I have lived in the diocese of Chichester for nearly 35 years. For far too much of that time I have watched with increasing distress the gradual revelation of the cycle of crime and cover up in the abuse scandal that has persistently bedevilled the diocese. This diocese believes in the warmth and comfort of the gospels. This diocese painted itself as a place of refuge for religious souls cast adrift by the sea of change in the modern world. And for more than a generation this diocese has responded to the needs of the souls in its care with brutal corruption.
The abuse and the cover up have been well documented for some years now, but often in a haphazard way. During March the Independent Inquiry on Child Sexual Abuse (IICSA) focussed on Chichester as one of its case studies, and pulled all the evidence together in one place. The transcripts of the fifteen days of hearings, and the dozens of documents which back them up, make for harrowing reading.
The events of both the abuses and the cover up were quite effectively summarised by Andreas Whittam Smith in the Independent on March 25th. He portrays the various abusers, and outlines the failure of attempts to improve safeguarding, the actions of various protectors of the perpetrators and the culture within which they were allowed not just to survive but to flourish. He calls it “normalising”. In the latter part of the article he focuses on Peter Ball, and he ends with the words of the current bishop, Martin Warner.
The evidence given to the IICSA makes clear that, despite the charging and sentencing of (some of?) the perpetrators, the diocese is still in immense difficulties. There will no doubt be continuing attempts to assert that the slate has been wiped clean. There will still be some who belittle or disbelieve the brutality that has been practised. There are still some who allow themselves to be duped by the obvious niceness of Bishop Peter among others. There are many who will know that they should have taken action. And there will be many who do not know how to conduct themselves to ensure that safeguarding is done properly in the future. The slate is not clean because there is still so much to do.
Responsibility falls at two levels, the perpetrators and those around them. The perpetrators that we know of are rightly being punished and must make their own amends. For some of those around them, who actively ignored guilt and encouraged the continuing commission of brutal crimes, perhaps punishment is appropriate too. I make no apology for using the word “brutal” despite litte evidence of violence in the crimes committed. Brutality can be practised in a caress. The fact that it is done with a velvet glove makes it no less violent, no less domineering, no less brutal. The diocese has to face up to that reality, that it was covering up not just a minor sin but a series of deplorable crimes.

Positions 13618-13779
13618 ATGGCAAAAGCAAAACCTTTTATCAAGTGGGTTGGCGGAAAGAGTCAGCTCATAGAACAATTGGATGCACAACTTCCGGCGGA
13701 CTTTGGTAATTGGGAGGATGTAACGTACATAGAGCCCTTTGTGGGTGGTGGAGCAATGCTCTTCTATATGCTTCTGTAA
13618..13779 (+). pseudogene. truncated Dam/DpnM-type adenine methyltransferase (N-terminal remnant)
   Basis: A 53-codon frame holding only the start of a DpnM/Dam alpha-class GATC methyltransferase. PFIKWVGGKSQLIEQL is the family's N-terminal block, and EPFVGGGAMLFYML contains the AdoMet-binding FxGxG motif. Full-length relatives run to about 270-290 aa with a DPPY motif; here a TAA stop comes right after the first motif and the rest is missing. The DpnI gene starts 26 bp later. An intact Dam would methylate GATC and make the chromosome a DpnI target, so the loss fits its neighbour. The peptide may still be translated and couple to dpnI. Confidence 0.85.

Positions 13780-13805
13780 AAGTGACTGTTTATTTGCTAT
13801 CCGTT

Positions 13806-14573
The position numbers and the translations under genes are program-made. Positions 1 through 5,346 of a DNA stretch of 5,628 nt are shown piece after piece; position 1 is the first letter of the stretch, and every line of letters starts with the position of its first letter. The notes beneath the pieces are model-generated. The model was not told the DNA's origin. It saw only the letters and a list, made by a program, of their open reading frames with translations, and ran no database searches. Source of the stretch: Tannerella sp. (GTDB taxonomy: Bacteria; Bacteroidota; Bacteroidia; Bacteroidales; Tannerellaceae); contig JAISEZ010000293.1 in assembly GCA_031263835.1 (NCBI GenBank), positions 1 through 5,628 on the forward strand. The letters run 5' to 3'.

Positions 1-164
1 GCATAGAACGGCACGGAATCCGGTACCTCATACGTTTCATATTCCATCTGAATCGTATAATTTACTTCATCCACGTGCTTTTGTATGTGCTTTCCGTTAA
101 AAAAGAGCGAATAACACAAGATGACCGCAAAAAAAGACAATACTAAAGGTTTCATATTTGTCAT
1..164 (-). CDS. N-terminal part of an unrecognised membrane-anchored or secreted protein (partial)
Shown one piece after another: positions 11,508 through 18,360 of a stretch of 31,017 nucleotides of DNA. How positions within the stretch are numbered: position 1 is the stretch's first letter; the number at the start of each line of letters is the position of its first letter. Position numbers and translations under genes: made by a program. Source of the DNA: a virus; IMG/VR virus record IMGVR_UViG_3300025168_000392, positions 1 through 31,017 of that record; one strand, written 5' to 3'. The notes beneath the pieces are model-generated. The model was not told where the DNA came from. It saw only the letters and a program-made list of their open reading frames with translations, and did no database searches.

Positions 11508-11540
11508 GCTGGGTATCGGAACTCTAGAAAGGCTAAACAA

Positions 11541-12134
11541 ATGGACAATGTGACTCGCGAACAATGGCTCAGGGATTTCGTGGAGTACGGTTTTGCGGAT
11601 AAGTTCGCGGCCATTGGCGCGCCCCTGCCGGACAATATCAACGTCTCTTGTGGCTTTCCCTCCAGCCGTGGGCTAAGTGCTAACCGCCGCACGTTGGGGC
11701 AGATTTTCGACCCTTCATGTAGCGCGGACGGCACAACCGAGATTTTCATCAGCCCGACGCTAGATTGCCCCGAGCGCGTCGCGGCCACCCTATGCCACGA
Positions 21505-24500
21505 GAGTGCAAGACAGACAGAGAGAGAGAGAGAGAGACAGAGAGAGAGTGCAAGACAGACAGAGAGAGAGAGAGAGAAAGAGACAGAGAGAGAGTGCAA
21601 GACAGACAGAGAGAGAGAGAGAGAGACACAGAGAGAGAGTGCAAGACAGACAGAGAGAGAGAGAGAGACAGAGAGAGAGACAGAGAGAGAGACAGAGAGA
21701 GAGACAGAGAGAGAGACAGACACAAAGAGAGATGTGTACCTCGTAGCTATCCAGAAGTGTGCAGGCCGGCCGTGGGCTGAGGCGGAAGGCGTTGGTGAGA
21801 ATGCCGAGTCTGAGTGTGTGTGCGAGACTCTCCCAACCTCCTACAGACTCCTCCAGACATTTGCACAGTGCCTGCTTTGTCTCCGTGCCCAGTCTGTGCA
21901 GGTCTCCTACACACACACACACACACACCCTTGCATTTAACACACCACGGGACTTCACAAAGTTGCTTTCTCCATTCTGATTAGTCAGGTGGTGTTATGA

And there is a particular problem for Chichester diocese that requires a particular depth of soul searching. This evidence to the IICSA (near the end of page 2) makes an uncomfortable connection between the perpetration of these offences and opposition to the ordination of women. It does not have to be that way, but there must be a different construction, a different way of thinking and a different way of being if the diocese is to get back to fulfilling its Christian mission.
I paused, as Andreas Whittam Smith obviously did, at Martin Warner’s final words to the inquiry. (Here, pages 93-94)
“While apologies can begin to sound formulaic, I do want to register my sorrow and apology for the sexual abuse of children that has taken place in the diocese of Chichester, and for the ways in which it has been mishandled in the past.
“This comes from the bottom of my heart as a human being, but also more formally from me as the bishop of this diocese. I also grieve for the loss of access to faith that this has often resulted in: a terrible realisation, and it is that which has sustained my efforts in ensuring that the diocese of Chichester reforms.”
The words that made me pause were the last sentence. The bishop says he is primarily motivated by the loss of access to faith suffered by the victims. In my view this is far too narrow a focus. Faith has an inestimable position in the minds of Christians. But a misguided emphasis on the primacy of faith is part of what led to Chichester falling into this pit in the first place. Abuse damages the bodies and minds as well as the souls of the victims. Souls may be mended in the afterlife, but bodies and minds can only be cared for on this earth. If the victims of these abuses get to the end of their lives, and we have not healed their souls, then healing awaits them in the life beyond. If they get to the end of their lives and we have not at least attempted to heal their bodies and minds, then we have failed. Reparation must apply to the scars carried by body and mind, or it is meaningless. And efforts at reform must focus on producing a church that heals and nurtures bodies and minds as well as souls. Without an emphasis on the current physical reality of the victims and their lives, any repentance and reform will be meaningless. Until there is widespread recognition of the brutality done to bodies and minds as well as souls, that was permitted and protected by the diocese, there will be no moving forward and no peace, however much people think there is.